2. Oh, good. The AC system wasn't my least favorite part of Pathfinder, but I'm not against seeing it improved. Maybe this means that touch spells will be more balanced and give more interesting combat interactions.

3. Thank goodness! One issue I've had with Pathfinder is that throwing out more and more attacks was more or less the best option with martial characters. Or at least if there's a better one, no one's ever told me about it. This may be the one rule I'm most eager to port back to Pathfinder.

4. The main thing this has me excited for is making combat maneuvers more viable. In Pathfinder, there really was no reason to try a combat maneuver at all if you hadn't invested in it. However, it seems odd to me that getting up from prone no longer provokes an attack of opportunity? I can see people defensively drinking potions or drawing weapons, but getting up from prone is not a graceful process without training.

5. Thank you SO much. I was never able to keep track of the small rules between arcane and divine casting, the difference that divine focus makes etc. By unhooking the fluff of where you get the magic from what you do with it, you make so many character ideas viable. I could always get that certain classes got certain spells, but that there was no way to get healing spells through wizardly study (barring custom spell rules) always bugged me. By the same merit, having holy blaster clerics is now possible.

Also, it makes adjusting to custom settings easy. Just say your setting is all psionics or whatever. Or Biotics for mass effect, or the Force for Star Wars...

Overall, I've loved the ways the classes have been going in general. Looking forward to more!


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With the elimination of iterative attacks, does Vital Strike (or something that increases damage with level) become a regular ability for everyone?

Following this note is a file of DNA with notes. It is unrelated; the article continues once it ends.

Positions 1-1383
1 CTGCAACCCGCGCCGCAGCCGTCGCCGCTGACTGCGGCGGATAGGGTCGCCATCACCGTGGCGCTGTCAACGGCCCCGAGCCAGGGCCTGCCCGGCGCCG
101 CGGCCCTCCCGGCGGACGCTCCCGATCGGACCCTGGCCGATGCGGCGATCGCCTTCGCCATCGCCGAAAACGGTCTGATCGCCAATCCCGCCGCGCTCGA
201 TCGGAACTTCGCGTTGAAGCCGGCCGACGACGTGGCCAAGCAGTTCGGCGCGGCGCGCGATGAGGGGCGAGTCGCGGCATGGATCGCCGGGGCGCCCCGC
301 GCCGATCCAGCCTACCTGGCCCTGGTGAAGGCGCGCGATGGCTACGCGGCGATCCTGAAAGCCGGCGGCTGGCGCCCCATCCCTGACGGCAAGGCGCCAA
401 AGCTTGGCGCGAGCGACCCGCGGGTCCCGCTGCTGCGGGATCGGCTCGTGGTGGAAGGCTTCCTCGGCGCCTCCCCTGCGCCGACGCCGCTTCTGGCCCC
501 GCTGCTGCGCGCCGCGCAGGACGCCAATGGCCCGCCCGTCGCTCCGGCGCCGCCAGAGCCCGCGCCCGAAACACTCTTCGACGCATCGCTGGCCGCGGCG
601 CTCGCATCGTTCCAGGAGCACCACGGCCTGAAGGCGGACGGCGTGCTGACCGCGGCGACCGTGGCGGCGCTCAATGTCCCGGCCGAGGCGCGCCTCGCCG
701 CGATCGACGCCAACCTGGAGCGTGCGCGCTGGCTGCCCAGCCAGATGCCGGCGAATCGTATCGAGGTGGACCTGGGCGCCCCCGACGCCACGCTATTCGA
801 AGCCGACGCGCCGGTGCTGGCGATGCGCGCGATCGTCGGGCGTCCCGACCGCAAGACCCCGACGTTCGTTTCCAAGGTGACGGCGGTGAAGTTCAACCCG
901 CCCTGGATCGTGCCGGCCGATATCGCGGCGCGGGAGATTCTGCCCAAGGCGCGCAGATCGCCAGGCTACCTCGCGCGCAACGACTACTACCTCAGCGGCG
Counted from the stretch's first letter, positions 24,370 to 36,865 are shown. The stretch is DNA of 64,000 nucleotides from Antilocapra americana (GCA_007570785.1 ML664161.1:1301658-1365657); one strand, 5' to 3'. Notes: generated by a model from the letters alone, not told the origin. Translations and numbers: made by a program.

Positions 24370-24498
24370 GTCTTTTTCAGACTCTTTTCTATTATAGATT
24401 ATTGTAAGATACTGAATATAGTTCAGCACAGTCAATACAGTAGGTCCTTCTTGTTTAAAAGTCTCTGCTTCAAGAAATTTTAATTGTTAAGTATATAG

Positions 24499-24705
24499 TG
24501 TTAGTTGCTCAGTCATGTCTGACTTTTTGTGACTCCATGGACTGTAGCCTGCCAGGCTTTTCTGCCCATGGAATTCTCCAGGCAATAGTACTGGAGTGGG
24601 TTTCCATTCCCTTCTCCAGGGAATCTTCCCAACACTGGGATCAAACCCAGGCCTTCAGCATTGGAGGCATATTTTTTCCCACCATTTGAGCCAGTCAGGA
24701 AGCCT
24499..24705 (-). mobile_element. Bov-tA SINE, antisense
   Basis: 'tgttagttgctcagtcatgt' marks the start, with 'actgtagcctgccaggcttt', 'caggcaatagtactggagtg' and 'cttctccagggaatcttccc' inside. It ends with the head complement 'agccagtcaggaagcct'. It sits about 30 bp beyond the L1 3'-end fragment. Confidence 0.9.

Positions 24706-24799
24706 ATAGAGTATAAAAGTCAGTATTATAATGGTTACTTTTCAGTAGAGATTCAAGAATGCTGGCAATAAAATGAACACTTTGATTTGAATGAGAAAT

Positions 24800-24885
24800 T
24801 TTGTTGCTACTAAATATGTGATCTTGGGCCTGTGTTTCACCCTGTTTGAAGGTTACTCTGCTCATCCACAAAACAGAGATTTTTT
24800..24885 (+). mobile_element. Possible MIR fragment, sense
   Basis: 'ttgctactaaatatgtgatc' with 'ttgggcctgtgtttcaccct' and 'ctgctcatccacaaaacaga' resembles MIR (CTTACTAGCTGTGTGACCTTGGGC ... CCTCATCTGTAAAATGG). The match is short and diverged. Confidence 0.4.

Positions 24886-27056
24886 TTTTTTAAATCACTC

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UnArcaneElection wrote:

With the elimination of iterative attacks, does Vital Strike (or something that increases damage with level) become a regular ability for everyone?

As I recall, there will be scaling weapon damage.

Liberty's Edge

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My issue with iterative attacks in PFRPG is that the sub-optimal choice of NOT making two or more attacks in a round leads to a rush to the middle and *mostly* static combat as the main melee participants engage in a 5' Shuffle Step. Pretty much every single time.

Every. Single. Time.

To the extent that the rules of Starfinder make this outcome less likely as the default combat tactic? GOOD.

To the extent that people hit the deck, take cover and engage in ranged combat more, thereby eliminating the 5' Shuffle Step, only to engage in the lesser known Hunker Down Waltz? Not so good.

I hope there are many, many excellent reasons to move in Starfinder combat.


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Well I'm kinda sad about the loss of iterative attacks, as someone who likes to play an archer I always counted on extra attacks. Hopefully whatever replaces it lets the damage keep up while still hitting multiple targets.


Cyrad wrote:

The lack of spell components troubles me greatly.

One of the things I hated about 4th Edition was that magic required absolutely no components or actual in-game character action to perform. You can tie up a spellcaster, gag them, throw them in a bag, and hang them upside-down, and they could STILL cast spells. I've actually seen DMs resort to those extremes when an NPC captured a PC.

I don't know (or care) about 4th Ed, but since I was going to houserule that all magic was some kind of psychic power, anyway (I prefer my Sci-Fi without magic, if possible), the lack of components or magical distinctions is just fine with me.

Aside from the rare high-powered/expensive-to-cast spell, material components never amounted to anything in our game but a monthly upkeep of a few gold pieces. So this won't be missed at our table.

Besides, casting still provokes AoO. That's pretty much the most important part of any of that.


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Question no one's asked: How do these differences work with the backwards compatibility with Pathfinder?


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Werefoowolf wrote:
Question no one's asked: How do these differences work with the backwards compatibility with Pathfinder?

This. I hope I can use Starfinder stuff in Pathfinder. I also definitely want to use some of the eldritch stuff from Pathfinder in Starfinder, like Great Old Ones or Fey.

Another question, how are immortal NPCs handled? Like Emperyal Lord's, Baba Yaga, the Horsemen, etc.? Will there be conversions for them, or completely new stats?


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Gorbacz wrote:
Perhaps the blog hints at every casting requiring a concentration check?